This is what can happen to someone when all signs of civilization, order and power disappear and have no more meaning to members of a group or society. The boys believe that there exists a beast in the island that seeks to cause them harm. He is a very important character because throughout this whole novel, Golding depicts this island and savagery to everyday life. William Golding was a talented English novelist, whose exciting adventure stories dealt with the conflict between mind and instinct; intelligence and primitive urge. The symbolization of power and control is clearly shown when the tribe is holding an election for chief. It is Roger who feels strong and powerful as he stands on the ledge above Piggy. As the plot progresses he becomes less and less attached to any societal norms.
Golding wants to show the savage nature of the human being. That man would quickly resort to their violent tendencies when under pressure and how easy it would be for them to lose their innocence. Furthermore, your instructor probably assigned you to read Lord of the Flies to get you thinking more about symbolism. Obviously, Ralph, described as a good-looking, trusting on common sense type of regular chap, is the sympathetic, just, and even admired, democratic leader. It is therefore necessary to give it a balanced approach so that the reader can see through the vicious and virtuous side of the story. Indeed, there is a certain capacity for evil that resides in man.
For a while, the fire is given up, and even though the four boys try and keep it going, they know they cannot do it. Spectacles are used to see clearly, which can also be seen as reason, and Piggy the voice of reason, due to his insight. It symbolizes that the characters on the island have no way of leaving, do not have extra supplies, and have no outside influence and are completely free from law and order. At times the signal fire rages out of control, symbolic of the boys themselves. The littluns represent the common people and the older kids play the role of the noblemen.
They help us understand why the author chose to use specific symbols. In one chapter Simon believes the Lord of the Flies to speak to him explaining the nature of evil. The fire set by Jack to burn Ralph out was meant for evil but ended with a rescue. The voice of reason is gone, the intelligence of the society is killed, and the glasses are almost destroyed. Jack and Roger and Maurice and Robert and Bill and Piggy and Ralph.
Centering on the role and importance of adult supervision, the novel sets the ball rolling for an epic battle between legitimate adult supervision and juvenile desire to get freedom without boundaries and responsibility. Ralph's capacity for leadership is evident from the very beginning he is the only elected leader of the boys. The conch is used to call assemblies and only the person holding the conch could speak at the meetings. The biguns are publicly unwilling to oppose civilization, but privately they choose Jack,the beast and savagery. Near the end, he feels no shame about the deaths of Simon and Piggy, nor his attempt to kill Ralph. Ralph clutches the shell desperately when he talks about his role in murdering Simon.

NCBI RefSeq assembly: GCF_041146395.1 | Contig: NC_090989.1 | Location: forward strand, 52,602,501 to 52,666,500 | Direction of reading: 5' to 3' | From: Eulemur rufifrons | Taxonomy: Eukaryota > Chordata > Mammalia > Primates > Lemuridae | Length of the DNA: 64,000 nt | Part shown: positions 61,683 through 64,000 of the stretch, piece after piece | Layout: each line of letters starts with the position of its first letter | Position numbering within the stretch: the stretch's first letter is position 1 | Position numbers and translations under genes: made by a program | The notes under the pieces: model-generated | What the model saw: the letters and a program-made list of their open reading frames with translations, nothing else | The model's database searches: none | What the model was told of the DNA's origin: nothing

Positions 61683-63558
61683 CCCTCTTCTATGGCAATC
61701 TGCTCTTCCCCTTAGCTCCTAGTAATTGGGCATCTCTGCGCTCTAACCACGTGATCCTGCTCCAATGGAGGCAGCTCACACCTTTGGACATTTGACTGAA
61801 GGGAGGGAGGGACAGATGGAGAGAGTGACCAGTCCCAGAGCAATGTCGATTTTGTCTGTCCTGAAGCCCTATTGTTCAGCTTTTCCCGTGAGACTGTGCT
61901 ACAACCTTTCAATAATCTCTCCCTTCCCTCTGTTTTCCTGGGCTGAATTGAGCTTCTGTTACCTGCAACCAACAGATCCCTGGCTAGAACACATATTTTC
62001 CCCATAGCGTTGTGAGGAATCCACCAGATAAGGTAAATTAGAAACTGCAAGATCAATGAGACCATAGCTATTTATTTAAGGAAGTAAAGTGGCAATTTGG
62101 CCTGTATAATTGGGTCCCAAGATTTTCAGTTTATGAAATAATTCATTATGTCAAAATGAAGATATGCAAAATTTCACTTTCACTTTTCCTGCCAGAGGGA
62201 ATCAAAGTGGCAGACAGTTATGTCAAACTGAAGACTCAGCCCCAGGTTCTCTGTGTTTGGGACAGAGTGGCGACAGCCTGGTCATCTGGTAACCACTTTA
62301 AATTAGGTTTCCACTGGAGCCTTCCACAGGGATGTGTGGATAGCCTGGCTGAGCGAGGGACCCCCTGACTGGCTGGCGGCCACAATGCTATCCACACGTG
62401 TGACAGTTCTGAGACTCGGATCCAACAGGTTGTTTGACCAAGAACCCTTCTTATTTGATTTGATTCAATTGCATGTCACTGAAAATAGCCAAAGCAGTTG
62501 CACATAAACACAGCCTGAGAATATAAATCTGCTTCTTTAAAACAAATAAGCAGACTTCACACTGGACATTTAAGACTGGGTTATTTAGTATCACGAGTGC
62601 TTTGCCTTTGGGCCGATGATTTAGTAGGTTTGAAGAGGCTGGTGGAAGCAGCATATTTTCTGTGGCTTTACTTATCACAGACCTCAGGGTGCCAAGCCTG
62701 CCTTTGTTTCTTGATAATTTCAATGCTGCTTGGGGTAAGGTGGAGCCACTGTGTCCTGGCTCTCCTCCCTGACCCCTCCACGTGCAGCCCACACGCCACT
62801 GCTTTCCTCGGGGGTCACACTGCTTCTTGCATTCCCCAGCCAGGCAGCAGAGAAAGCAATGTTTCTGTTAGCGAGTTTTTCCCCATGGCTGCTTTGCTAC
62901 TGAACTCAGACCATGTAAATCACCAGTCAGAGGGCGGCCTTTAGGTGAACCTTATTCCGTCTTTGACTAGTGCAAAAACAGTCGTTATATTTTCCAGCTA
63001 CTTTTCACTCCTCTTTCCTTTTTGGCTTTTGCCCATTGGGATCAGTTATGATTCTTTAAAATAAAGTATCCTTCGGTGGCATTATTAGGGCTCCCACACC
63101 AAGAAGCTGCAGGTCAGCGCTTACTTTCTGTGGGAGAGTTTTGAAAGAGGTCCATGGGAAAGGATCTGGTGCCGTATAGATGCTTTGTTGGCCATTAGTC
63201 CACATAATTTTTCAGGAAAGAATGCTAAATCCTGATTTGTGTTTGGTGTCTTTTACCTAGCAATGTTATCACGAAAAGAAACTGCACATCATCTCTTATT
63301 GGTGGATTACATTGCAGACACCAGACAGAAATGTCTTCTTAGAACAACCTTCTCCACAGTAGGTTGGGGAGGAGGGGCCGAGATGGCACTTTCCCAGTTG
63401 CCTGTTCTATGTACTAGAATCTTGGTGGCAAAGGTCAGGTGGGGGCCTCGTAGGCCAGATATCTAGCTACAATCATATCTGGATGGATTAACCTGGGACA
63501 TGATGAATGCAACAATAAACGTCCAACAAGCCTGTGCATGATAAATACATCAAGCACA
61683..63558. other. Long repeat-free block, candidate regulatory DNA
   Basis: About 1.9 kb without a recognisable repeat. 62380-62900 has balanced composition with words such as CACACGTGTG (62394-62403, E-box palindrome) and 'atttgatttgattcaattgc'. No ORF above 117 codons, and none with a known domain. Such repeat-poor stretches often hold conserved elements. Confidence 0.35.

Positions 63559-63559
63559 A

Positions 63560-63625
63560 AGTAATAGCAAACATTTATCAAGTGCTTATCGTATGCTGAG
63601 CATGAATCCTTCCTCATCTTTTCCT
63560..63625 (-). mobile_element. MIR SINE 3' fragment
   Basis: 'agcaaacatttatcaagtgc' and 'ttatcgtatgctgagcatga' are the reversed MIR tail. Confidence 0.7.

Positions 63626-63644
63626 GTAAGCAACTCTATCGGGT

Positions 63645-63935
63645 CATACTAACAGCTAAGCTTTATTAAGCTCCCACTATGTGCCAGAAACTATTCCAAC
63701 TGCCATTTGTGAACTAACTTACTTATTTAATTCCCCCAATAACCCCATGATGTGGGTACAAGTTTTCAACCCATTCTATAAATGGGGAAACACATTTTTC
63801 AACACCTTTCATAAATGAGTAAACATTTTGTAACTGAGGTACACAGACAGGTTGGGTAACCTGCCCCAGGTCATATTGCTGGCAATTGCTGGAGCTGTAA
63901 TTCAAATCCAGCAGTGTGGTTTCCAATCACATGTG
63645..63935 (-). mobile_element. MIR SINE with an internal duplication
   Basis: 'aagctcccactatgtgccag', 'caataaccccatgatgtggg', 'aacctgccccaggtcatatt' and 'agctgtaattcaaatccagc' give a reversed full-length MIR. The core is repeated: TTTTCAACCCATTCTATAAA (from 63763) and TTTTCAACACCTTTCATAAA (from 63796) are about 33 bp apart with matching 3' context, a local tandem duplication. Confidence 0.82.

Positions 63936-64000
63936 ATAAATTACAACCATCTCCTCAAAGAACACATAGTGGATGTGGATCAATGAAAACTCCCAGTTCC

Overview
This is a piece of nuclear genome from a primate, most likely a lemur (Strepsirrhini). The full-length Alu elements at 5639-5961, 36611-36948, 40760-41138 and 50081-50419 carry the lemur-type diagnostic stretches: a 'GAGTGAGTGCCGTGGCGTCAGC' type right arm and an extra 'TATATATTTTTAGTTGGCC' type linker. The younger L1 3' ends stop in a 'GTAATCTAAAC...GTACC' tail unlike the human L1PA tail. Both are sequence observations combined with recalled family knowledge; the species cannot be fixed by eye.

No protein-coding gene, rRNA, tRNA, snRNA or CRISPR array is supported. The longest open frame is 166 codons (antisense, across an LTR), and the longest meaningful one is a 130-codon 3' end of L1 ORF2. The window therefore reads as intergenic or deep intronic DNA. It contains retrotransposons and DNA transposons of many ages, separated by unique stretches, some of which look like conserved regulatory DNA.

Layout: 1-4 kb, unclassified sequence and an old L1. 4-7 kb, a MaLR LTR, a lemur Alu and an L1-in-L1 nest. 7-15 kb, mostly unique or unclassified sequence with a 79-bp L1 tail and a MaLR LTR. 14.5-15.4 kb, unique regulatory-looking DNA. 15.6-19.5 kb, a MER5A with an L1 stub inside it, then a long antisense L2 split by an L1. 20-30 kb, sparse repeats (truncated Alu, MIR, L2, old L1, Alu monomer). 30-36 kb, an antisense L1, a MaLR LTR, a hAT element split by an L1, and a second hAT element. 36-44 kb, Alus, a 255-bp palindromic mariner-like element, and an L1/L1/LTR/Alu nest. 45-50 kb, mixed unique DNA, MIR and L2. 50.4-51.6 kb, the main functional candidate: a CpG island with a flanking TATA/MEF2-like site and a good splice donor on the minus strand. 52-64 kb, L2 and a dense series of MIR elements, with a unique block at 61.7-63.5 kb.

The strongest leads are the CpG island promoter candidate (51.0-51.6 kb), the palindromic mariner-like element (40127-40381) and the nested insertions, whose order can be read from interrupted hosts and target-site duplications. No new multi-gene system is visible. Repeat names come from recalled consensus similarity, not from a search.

The fire, initially, is important in the novel. The shell that symbolized authority and order is destroyed, as is the actual authority and order among the boys. Perhaps there aren't any grownups anywhere. The boys no longer have societal connections or a desire to be rescued. Ralph represents order and discipline in this chaotic world without grownups, which is displayed by his character and composure during the first meeting.
The audience can see this because more of the boys start to talk and bring up an argument without the conch shell in their hands. In his very complicated and diverse novel Golding brings out many ideas and uses many literary devices. Without the symbolic fire, the boys would have died long before their island society crumbled. When the novel begins, two boys are talking about what has happened and why they are on this island. In conclusion, Lord of the Flies is a story that portrays the dark, deteriorating life that results from mankind's inherent capacity for evil, which is allowed to control humans when they are freed from the rules of society.
A specific civilization was Mesopotamia, the name derived from the fact that it was surrounded by two rivers, the Euphrates and Tigris River. The cracking of the first lens symbolizes the boys losing sight of what they need to do. Golding has shown that his novel is derived from the savagery of humans, but does not forget the good nature in all place, that has been now, tainted by human evils. Finally, the Beastie is a symbol of fear. These qualities make him guiltless and pure but he was besides the first to calculate out what the animal truly was. The Signal Fire The boys light signal fires at two different locations, first in the mountain and later on at the beach, in attempts to signal any passing ship to rescue them.
The glasses are also one of the last remaining tools from the outside world. While walking on the beach, the main character Ralph then proceeds to find a shell which the two boys call the conch. The remaining sense of civilization amongst the majority of the boys is shredded as Roger rolls a huge rock onto Piggy crushing the shell alongside. Later, when he tries to blow the shell in Jack's camp, the other boys don't pay attention to him and instead throw at stones at him. Ralph is a boy who represents leadership in the book.